Address: 729 10 th Street South
Contractor: Butler Manufacturing Company
Architectural Style: Vernacular/Programmatic
Current Use: Commercial - Restaurant
Date of Local Designation: 2000
Date of National Register Designation: N/A
Area(s) of Significance: Cultural History; Historic Person
Period of Significance: 1939 –
Historic Profile: As cars began to swarm the streets of Minneapolis in the 1920s and 1930s, local chains such as the Band Box Diners gained popularity throughout Minneapolis. Opening in 1929 at the center of the Elliot Park neighborhood, the design for Band Box Diner #1 responded to the increasingly car-transported population with "programmatic" architecture: it mimicked its products (a coffee shop in a building designed as a giant coffee pot, for example). Modeled after White Castle restaurants, the owners of the Band Box chain, Harry and Bert Weisman (later changed to Wyman to deflect a highly anti-Semitic culture) envisioned a clean, fast and inexpensive alternative to dining out. The 14 eventual locations of the Band Box were all designed and assembled by the Butler Manufacturing Company using pre-fabricated steel that could be molded into a single piece. The interiors were completed in the classic diner style with an open kitchen, a Formica counter and fixed stainless steel stools. The Band Box Diner was open all night and because of its location, design and hours of operation, it became a gathering spot for people from many walks of life. In fact, Band Box Diners were rumored to be the notorious hangouts for infamous Minneapolis gangsters such as Kid Cann. Providing a glimpse into the culture of the 1930s and 1940s, the Band Box Diner remains a significant contribution to the historic fabric of Minneapolis.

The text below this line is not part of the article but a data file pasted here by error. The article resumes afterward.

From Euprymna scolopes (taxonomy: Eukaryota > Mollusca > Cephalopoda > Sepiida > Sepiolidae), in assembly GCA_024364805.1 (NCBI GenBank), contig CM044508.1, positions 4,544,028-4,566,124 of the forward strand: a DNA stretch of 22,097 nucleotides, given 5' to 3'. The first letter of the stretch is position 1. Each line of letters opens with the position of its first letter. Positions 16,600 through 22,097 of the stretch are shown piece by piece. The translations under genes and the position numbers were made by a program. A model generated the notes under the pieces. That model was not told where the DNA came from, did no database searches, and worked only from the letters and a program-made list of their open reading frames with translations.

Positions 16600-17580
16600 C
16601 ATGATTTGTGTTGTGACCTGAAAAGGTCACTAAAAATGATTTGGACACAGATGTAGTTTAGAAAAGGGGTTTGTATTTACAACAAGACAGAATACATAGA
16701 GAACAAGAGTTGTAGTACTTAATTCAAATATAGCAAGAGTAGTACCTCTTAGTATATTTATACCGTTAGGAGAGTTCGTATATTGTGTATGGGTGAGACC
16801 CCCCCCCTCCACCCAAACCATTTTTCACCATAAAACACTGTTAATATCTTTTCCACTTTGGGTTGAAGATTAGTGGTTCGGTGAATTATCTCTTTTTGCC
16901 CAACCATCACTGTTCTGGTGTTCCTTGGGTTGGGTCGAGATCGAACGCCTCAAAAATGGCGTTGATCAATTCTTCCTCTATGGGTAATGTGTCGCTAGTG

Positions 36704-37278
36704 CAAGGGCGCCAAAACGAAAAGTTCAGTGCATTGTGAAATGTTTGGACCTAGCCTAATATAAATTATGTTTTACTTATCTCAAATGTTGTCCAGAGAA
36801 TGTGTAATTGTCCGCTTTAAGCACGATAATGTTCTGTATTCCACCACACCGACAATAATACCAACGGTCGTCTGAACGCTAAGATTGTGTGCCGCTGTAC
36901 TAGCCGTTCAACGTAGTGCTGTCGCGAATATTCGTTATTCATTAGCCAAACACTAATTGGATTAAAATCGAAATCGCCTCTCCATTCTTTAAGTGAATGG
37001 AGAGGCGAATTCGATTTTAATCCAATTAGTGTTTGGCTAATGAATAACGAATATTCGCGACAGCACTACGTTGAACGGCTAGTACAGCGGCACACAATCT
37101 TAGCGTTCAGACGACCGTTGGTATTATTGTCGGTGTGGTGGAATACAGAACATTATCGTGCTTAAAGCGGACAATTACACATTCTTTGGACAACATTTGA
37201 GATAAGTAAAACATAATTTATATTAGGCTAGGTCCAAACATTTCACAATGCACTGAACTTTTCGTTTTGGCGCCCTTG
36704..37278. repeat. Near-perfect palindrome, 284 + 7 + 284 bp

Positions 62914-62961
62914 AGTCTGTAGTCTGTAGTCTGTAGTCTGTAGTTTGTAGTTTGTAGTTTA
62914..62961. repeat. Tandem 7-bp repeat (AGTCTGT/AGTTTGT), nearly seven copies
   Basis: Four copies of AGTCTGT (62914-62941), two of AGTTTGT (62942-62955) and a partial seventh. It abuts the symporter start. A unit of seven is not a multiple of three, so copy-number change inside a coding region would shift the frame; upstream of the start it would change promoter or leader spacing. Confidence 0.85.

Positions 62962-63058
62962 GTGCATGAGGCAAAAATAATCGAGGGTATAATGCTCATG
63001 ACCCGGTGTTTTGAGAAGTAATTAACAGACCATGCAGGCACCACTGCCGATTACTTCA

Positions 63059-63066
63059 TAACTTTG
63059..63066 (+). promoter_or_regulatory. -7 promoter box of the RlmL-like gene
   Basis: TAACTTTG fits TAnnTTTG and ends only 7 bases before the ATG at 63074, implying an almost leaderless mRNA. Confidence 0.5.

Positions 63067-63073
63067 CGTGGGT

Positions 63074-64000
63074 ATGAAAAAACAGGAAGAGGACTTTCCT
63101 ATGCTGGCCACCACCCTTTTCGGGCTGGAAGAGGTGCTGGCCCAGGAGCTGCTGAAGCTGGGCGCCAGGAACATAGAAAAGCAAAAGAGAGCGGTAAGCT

1939, courtesy of The Minnesota Historical Society
2006, Minneapolis CPED
"City of Minneapolis Heritage Preservation Commission Registration Form," 2000.
Updated: February 2007